As more people became unemployed, the need for benefits increased, causing a busy period for The Texas Health and Human Services Commission. On March 28, 2020, The Texas Health and Human Services Commission got federal permission to extend SNAP and Medicaid coverage. On April 1, 2020 Unemployment benefits were delayed because of an overload, and food aid (EBT) was extended to families until August 21 to help provide aid to more families.12 In July 2019, Texas had hit a near-record low with a 3.5% unemployment rate, and in June 2020, 8.4% of Texans were unemployed.13
Mike Nguyen’s treatment for his lymphoma cancer would last anywhere between 4 to 16 weeks, depending on how his body reacts.14 In the interview with CNN, Nguyen assured his customers that the restaurant will be up and running again. “Next time y’all see me, it will be a healthy version of me.”15 The Noodle Tree opened again for carryout on October 1, 2020. The restaurant planned to be open Thursday through Sunday, and customers were encouraged to order online using the ordering system on The Noodle Tree’s website.16
On October 1, 2020, after the reopening of The Noodle Tree, Mike Nguyen turned to the restaurant’s Instagram noodletreetx to describe how the first day of take-out only went. The post stated that he expected for the day to turn out the way it did, since it was the first day for his staff and as he is a bit rusty. Overall, he felt blessed and humbled for the amount of support from the guests. He then went back on Instagram on Monday, October 19, 2020, to announce the plan to reopen the dine-in portion of The Noodle Tree, which was scheduled for November 5, 2020. He wrote, “Yes, most of us can have recovered from covid but that’s like saying it’s ok to give y’all food poisoning bc you won’t die from it.” Mike Nguyen clearly didn’t want to be part of the problem, and he wanted to do what was right for the San Antonio community, “Even if that meant losing the restaurant.” We hope for a healthy recovery for Chef Nguyen and his restaurant, The Noodle Tree.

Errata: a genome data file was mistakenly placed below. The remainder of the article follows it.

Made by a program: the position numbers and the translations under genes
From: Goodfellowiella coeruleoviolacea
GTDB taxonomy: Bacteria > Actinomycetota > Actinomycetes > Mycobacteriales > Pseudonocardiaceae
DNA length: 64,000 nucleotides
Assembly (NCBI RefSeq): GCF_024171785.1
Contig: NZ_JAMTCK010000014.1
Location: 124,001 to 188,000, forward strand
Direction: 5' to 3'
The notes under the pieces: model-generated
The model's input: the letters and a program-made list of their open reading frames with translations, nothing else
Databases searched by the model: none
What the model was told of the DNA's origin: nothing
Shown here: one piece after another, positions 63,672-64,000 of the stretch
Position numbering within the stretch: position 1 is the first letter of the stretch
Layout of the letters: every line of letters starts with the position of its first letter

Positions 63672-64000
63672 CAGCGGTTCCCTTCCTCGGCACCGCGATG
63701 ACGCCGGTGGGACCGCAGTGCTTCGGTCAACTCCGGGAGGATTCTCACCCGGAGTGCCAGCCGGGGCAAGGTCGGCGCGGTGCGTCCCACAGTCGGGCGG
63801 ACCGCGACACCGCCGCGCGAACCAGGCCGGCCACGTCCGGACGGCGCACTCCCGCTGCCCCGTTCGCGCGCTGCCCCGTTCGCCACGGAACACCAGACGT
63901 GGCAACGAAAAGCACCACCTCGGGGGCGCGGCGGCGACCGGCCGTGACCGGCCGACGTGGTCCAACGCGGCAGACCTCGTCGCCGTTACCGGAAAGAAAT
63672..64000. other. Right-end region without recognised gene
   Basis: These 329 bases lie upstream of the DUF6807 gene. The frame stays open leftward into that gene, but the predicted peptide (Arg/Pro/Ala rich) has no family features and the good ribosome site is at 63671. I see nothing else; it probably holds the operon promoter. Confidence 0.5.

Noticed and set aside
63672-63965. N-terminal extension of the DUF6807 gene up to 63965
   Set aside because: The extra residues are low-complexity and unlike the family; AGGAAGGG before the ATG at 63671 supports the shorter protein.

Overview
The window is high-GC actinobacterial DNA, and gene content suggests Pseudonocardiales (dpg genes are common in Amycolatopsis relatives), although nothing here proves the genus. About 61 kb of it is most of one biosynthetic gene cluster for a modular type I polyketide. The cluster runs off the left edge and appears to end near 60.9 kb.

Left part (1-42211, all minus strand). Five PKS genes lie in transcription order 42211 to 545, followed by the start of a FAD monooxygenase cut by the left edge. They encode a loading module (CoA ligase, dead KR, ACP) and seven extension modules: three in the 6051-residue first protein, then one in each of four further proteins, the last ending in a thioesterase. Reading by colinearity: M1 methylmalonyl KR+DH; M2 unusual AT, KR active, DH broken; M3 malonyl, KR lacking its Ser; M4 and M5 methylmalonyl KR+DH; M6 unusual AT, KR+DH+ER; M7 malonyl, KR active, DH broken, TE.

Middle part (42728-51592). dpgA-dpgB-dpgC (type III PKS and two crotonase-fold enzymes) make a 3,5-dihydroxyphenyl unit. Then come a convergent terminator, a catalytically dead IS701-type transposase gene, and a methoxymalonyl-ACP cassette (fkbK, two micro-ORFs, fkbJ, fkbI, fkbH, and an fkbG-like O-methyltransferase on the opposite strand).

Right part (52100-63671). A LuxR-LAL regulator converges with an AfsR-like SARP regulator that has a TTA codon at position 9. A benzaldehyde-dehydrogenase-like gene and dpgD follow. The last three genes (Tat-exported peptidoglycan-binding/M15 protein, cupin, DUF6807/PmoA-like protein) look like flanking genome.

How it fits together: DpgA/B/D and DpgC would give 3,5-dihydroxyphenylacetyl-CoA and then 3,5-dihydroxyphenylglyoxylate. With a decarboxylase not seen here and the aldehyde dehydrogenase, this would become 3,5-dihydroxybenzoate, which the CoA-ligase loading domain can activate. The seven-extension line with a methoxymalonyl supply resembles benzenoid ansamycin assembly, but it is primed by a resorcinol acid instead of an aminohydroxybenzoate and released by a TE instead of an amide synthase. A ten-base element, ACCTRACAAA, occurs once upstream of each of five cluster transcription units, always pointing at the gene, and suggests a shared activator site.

I cannot express enough gratitude to Professors Guillermo Martinez and Bradford Whitener for their continued support and encouragement. I offer my sincere appreciation for the learning opportunities provided through this project. I would also like to thank Daniela Durán for her guidance in the project proposal stage and for reviewing my outline. Once again, I would like to thank Dr. Whitener. I thank him for giving me such a wonderful opportunity that helped me grow as a writer and as a person.
The Noodle Tree Restaurant
I am a Business Management major at St. Mary’s University, in San Antonio, Texas, class of 2024. I was born and raised in Dallas, Texas, but I moved to San Antonio 3 years ago and I call it my new home. I enjoy working and helping people grow, which is why I want to manage my own restaurant one day. Outside of work, I also enjoy spending time with my family and friends and I love being out in nature.Author Portfolio Page